Newsletter No 1 March 2013

Private Flood Mitigation Measures in a Changing Risk Environment

SPACE Private Flood Mitigation enDespite the considerable efforts to reduce the risk of natural disasters, floods remain the most frequent and devastating natural hazard worldwide. In the future, flood risk is projected to further increase in many regions as a result of an increased concentration of people and economic assets in flood-prone areas and the effects of global warming.  

Just as flood risk is continuously changing, flood risk management is also constantly in a state of flux and needs to be adapted to a changing environment. Flood management in Europe and on a global level has increasingly shifted to integrated risk management approaches, including measures that reduce damage and exposure. Nowadays, the contribution of private households to damage reduction by means of flood mitigation measures, such as mobile flood barriers or flood-adapted building use has become an important component of integrated flood-risk management strategies in many countries.

However, despite the growing importance of private flood mitigation measures in contemporary integrated flood risk management, knowledge on them remains scarce. Amongst other things, information on the long-term development and current level of the implementation of private flood mitigation measures among flood-prone households is hardly available. And, only a few studies have examined the damage-reducing effect of flood mitigation measures on the basis of empirical damage data collected at the household level. Moreover, better knowledge of the factors that influence individual’s decisions to protect themselves against flood impacts is essential, in order to successfully manage the current transition from traditional flood control approaches to integrated flood-risk management.

Data from flood-prone households along the Rhine show that households’ direct disaster experience is an important trigger for the implementation of flood mitigation measures (Figure 1). Moreover, the household data also demonstrate the damage-reducing effect of flood mitigation measures implemented by private households. A comparison of the precautionary behaviour of households and the damage suffered during two severe flood events in 1993 and 1995 demonstrated that the damage reduction of more than 50 per cent in 1995 compared with 1993 can indeed be attributed to an improved preparedness of the flood-prone population.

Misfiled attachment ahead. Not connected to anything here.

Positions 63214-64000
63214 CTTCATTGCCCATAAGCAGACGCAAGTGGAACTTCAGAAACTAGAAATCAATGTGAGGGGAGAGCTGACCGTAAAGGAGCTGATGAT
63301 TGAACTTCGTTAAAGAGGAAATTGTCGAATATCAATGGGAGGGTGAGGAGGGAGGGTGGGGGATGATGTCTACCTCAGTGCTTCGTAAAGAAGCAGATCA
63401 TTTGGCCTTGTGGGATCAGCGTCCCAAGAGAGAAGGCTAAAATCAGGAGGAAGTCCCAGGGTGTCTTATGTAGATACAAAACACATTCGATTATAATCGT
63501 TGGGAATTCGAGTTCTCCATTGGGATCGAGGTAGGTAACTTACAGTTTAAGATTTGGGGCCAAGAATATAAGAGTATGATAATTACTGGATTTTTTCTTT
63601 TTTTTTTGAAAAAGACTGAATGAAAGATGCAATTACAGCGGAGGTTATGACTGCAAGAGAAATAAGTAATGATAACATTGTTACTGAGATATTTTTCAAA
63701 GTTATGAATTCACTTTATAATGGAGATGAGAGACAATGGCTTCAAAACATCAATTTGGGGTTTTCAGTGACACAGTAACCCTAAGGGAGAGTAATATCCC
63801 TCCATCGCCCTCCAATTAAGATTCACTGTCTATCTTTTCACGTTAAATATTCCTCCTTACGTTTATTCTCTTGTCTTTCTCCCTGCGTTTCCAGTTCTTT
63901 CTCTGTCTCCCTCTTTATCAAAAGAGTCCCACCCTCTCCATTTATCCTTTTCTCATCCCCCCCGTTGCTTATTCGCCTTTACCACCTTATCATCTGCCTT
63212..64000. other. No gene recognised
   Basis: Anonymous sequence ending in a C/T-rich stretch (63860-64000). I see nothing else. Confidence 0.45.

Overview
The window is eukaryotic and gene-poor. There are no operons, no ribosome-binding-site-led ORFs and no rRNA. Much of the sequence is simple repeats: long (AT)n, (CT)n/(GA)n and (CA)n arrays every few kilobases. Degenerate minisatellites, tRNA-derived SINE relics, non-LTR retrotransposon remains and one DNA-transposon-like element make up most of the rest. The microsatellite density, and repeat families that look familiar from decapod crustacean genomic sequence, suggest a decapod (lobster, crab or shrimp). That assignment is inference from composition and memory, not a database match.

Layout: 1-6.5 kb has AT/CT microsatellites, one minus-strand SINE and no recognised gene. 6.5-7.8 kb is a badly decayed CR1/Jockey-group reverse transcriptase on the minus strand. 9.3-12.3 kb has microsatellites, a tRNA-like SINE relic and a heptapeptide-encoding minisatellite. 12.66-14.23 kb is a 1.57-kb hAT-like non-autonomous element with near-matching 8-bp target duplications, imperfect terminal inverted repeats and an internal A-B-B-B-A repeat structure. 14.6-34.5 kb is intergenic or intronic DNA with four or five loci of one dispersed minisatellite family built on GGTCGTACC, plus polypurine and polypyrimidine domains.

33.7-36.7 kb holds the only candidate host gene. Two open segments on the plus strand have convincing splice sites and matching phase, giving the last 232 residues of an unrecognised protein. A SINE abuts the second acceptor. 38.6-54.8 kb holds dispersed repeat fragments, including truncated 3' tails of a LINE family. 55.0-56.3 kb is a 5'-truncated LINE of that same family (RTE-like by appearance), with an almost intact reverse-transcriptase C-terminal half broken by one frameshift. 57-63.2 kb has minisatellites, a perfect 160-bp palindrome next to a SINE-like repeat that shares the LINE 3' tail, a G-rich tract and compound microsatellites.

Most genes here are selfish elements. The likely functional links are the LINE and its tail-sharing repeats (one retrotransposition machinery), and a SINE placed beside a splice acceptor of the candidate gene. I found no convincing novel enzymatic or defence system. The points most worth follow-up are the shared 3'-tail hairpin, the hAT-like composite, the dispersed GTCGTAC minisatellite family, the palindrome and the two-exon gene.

As far as the factors that influence individual’s decisions to protect themselves against flood impacts are concerned, a review of 16 peer-reviewed studies indicates that high risk perceptions do not necessarily result in improved mitigation behaviour, as is often suggested. This is confirmed by own analyses of survey data along the Rhine and from central Vietnam. Instead, it is found that flood-coping appraisals and the social environment are important variables of influence on different types of flood mitigation behaviour.

Overall, it can be concluded that increasing the level of flood mitigation measures at the household level can be viable strategy in a changing risk and risk management environment. This is especially the case for areas that are prone to frequent floods.

Philip Bubeck has performed research on this subject for his PhD thesis. His public defence is scheduled for April 8th at 11:45.


SPACE Bubeck_graph_NHESS 2012 Figure

Publications on which thesis is based:

Bubeck, P., Botzen, W.J.W., Kreibich, H. & Aerts, J.C.J.H. 2013. Detailed insights into the influence of flood-coping appraisals on mitigation behaviour. Global Environmental Change – Human and Policy Dimensions, in review.

Bubeck, P., Botzen, W.J.W., Kreibich, H. & Aerts, J.C.J.H. 2012. Long-term development and effectiveness of private flood mitigation measures: An analysis for the German part of the Rhine. Natural Hazards and Earth System Sciences, 12, 3507-3518.

Bubeck, P., Botzen, W.J.W. & Aerts, J.C.J.H. 2012. A review of risk perceptions and other factors that influence flood mitigation behavior. Risk Analysis, 32(9), 1481–1495.

Bubeck, P., Botzen, W.J.W., SUU, L.T.T. & Aerts, J.C.J.H. 2012. Do flood risk perceptions provide useful insights for flood risk management? Findings from central Vietnam. Journal of Flood Risk Management, 5(4), 295-302.

Bubeck, P., De Moel, H., Bouwer, L. M. & Aerts, J.C.J.H. 2011. How reliable are projections of future flood damage? Natural Hazards and Earth System Sciences, 11(12), 3293-3306.

Te Linde, A. H., Bubeck, P., Dekkers, J. E. C., De Moel, H. & Aerts, J. C. J. H. 2011. Future flood risk estimates along the river Rhine. Natural Hazards and Earth System Sciences, 11(2), 459-473.

Bubeck, P., Kreibich, H., Penning-Rowsell, E., Klijn, F. & De Moel, H. 2012. Explaining differences in flood management approaches in Europe and the USA – A comparative analysis. In: Klijn, F & T. Schweckendiek (eds.). Comprehensive flood risk management. Research for policy and practice. Proceedings of the FLOODrisk2012 conference, November 2012, Rotterdam. CRC press, Balkema.